Even the cosmopolitan commonsense Tweetnator from Bayelsa – can you picture him in an atmosphere of research and knowledge acquisition for the sake of his constituents? I can’t. Yet, he is one of the most urbane and sophisticated minds in NASS, despite his warts. Because he does not need to read and research anything for the sake of his constituents, that explains why he rants about issues on Twitter, only to get to the Senate and keep quiet whenever the floor opens for the same issues he rants about. I’ve hardly ever seen or heard him make a qualitative intervention.
Why are your Senators and Reps able to establish an ethos of cerebral emptiness – which has become the standard identity of NASS since 1999? I’m afraid they are only partly to blame. The bulk of the blame falls on you. You are their principal alibi for the way they do things. You are their principal alibi for doing the things they do. The Canadian lawmaker spends hours preparing for every trip home to meet his constituents because he expects to be grilled in a certain way.
Today is Christmas Eve. Your Senators and Reps are already at home with you in the countryside. How and what did they have to prepare for this trip back home from Abuja? What did they have to prepare to meet you, their constituents? Sacks of rice. Salt. Ororo. Ajinomoto. Lacasera. And lots of envelopes, each containing about ten thousand naira.
The most painful part for me is that you hardly even get to see them on these trips home. You would have to be especially privileged to even make it to their proper living rooms. The way they construct their mansions, there is always that anteroom where they receive you in cohorts. Their domestic staff will serve you rice and drinks while you watch Arsenal versus Chelsea. Then Madam will come from za oza room in the mansion and greet you all and deliver a little speech on behalf of Chief who is resting upstairs and cannot come and see you. Madam will ask if you need more food and drinks. She will then distribute the envelopes. You will hail and hail and hail and sing and sing and sing. And the next cohort will arrive.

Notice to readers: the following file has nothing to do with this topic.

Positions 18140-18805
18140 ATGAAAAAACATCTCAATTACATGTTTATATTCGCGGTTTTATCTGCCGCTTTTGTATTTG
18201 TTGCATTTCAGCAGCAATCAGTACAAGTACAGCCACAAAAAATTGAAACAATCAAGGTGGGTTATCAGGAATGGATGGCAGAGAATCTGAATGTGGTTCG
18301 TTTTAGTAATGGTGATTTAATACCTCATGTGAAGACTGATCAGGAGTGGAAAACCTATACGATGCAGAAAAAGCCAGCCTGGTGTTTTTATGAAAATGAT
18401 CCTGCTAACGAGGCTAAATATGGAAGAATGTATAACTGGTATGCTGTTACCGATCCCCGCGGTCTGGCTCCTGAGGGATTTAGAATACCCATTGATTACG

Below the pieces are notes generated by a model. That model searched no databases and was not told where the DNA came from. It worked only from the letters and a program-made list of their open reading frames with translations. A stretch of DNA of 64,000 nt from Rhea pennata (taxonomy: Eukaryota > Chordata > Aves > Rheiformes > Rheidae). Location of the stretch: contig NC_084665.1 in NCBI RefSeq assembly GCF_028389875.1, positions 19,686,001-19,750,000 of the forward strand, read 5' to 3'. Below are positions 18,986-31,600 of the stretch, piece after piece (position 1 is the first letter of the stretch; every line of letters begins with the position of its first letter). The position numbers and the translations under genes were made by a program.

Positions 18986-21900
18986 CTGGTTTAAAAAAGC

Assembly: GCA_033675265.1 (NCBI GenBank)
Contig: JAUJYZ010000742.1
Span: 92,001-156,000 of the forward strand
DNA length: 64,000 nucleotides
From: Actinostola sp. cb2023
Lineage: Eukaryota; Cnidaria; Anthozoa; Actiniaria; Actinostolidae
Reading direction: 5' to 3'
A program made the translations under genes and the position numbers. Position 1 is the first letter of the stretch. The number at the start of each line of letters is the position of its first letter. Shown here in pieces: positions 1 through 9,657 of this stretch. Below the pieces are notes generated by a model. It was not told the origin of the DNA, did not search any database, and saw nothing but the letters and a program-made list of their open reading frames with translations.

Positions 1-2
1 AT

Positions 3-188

This is the scene that will be enacted ad nauseam in every nook and cranny of Nigeria from today till January 2, 2017. When Madam gives you that envelope and tells you that Chief is sleeping upstairs, do you think it is possible for you as a group to insist on seeing him to ask pertinent questions about his manner of representing you in NASS?
If you see yourself being able to do this and you do it – even if you don’t get the desired answer – then Nigeria has some hope of a mental and paradigm shift in a very distant future.
If all you do is eat rice, take your envelope, hail and leave, then we are doomed.
Pius Adesanmi, a professor of English, is Director of the Institute of African Studies, Carleton University, Canada.